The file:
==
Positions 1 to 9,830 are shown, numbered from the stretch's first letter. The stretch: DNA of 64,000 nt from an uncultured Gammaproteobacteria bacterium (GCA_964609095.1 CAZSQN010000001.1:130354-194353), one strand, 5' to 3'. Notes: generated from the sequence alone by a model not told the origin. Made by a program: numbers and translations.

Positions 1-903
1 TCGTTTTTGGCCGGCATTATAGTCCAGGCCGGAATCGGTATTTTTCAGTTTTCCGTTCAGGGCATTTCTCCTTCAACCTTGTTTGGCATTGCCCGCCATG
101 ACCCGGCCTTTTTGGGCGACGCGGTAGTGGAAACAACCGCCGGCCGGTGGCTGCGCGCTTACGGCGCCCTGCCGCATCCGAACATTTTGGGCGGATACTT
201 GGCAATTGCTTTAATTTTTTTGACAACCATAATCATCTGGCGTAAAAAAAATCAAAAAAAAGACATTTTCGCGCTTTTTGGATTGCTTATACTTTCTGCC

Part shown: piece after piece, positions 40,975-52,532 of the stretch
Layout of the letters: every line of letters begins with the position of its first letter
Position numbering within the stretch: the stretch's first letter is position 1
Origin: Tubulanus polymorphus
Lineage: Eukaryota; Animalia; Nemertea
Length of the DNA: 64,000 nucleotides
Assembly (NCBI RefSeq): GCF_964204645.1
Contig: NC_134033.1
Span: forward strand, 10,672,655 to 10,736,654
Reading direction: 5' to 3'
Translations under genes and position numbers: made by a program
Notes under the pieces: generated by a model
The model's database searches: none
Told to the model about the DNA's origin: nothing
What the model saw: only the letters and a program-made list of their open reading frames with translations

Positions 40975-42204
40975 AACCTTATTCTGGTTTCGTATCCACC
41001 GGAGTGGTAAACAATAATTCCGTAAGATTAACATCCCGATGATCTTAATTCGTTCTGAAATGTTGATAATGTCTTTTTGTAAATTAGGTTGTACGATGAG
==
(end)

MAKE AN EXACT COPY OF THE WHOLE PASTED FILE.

Positions 1 to 9,830 are shown, numbered from the stretch's first letter. The stretch: DNA of 64,000 nt from an uncultured Gammaproteobacteria bacterium (GCA_964609095.1 CAZSQN010000001.1:130354-194353), one strand, 5' to 3'. Notes: generated from the sequence alone by a model not told the origin. Made by a program: numbers and translations.

Positions 1-903
1 TCGTTTTTGGCCGGCATTATAGTCCAGGCCGGAATCGGTATTTTTCAGTTTTCCGTTCAGGGCATTTCTCCTTCAACCTTGTTTGGCATTGCCCGCCATG
101 ACCCGGCCTTTTTGGGCGACGCGGTAGTGGAAACAACCGCCGGCCGGTGGCTGCGCGCTTACGGCGCCCTGCCGCATCCGAACATTTTGGGCGGATACTT
201 GGCAATTGCTTTAATTTTTTTGACAACCATAATCATCTGGCGTAAAAAAAATCAAAAAAAAGACATTTTCGCGCTTTTTGGATTGCTTATACTTTCTGCC

Part shown: piece after piece, positions 40,975-52,532 of the stretch
Layout of the letters: every line of letters begins with the position of its first letter
Position numbering within the stretch: the stretch's first letter is position 1
Origin: Tubulanus polymorphus
Lineage: Eukaryota; Animalia; Nemertea
Length of the DNA: 64,000 nucleotides
Assembly (NCBI RefSeq): GCF_964204645.1
Contig: NC_134033.1
Span: forward strand, 10,672,655 to 10,736,654
Reading direction: 5' to 3'
Translations under genes and position numbers: made by a program
Notes under the pieces: generated by a model
The model's database searches: none
Told to the model about the DNA's origin: nothing
What the model saw: only the letters and a program-made list of their open reading frames with translations

Positions 40975-42204
40975 AACCTTATTCTGGTTTCGTATCCACC
41001 GGAGTGGTAAACAATAATTCCGTAAGATTAACATCCCGATGATCTTAATTCGTTCTGAAATGTTGATAATGTCTTTTTGTAAATTAGGTTGTACGATGAG